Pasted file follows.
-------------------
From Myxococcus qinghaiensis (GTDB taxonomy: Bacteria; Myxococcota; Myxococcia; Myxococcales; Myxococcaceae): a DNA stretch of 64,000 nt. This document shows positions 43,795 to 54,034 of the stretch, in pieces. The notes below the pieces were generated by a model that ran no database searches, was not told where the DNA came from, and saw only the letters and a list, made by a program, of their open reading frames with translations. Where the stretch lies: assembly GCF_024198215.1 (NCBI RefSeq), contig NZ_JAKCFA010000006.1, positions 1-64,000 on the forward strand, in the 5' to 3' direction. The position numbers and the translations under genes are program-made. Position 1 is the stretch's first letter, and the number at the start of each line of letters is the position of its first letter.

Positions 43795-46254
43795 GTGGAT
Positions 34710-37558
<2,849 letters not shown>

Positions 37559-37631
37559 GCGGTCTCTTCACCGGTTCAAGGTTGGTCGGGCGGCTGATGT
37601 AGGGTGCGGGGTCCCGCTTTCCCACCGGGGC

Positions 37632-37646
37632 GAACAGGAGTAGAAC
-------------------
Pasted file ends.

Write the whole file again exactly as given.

From Myxococcus qinghaiensis (GTDB taxonomy: Bacteria; Myxococcota; Myxococcia; Myxococcales; Myxococcaceae): a DNA stretch of 64,000 nt. This document shows positions 43,795 to 54,034 of the stretch, in pieces. The notes below the pieces were generated by a model that ran no database searches, was not told where the DNA came from, and saw only the letters and a list, made by a program, of their open reading frames with translations. Where the stretch lies: assembly GCF_024198215.1 (NCBI RefSeq), contig NZ_JAKCFA010000006.1, positions 1-64,000 on the forward strand, in the 5' to 3' direction. The position numbers and the translations under genes are program-made. Position 1 is the stretch's first letter, and the number at the start of each line of letters is the position of its first letter.

Positions 43795-46254
43795 GTGGAT
Positions 34710-37558
<2,849 letters not shown>

Positions 37559-37631
37559 GCGGTCTCTTCACCGGTTCAAGGTTGGTCGGGCGGCTGATGT
37601 AGGGTGCGGGGTCCCGCTTTCCCACCGGGGC

Positions 37632-37646
37632 GAACAGGAGTAGAAC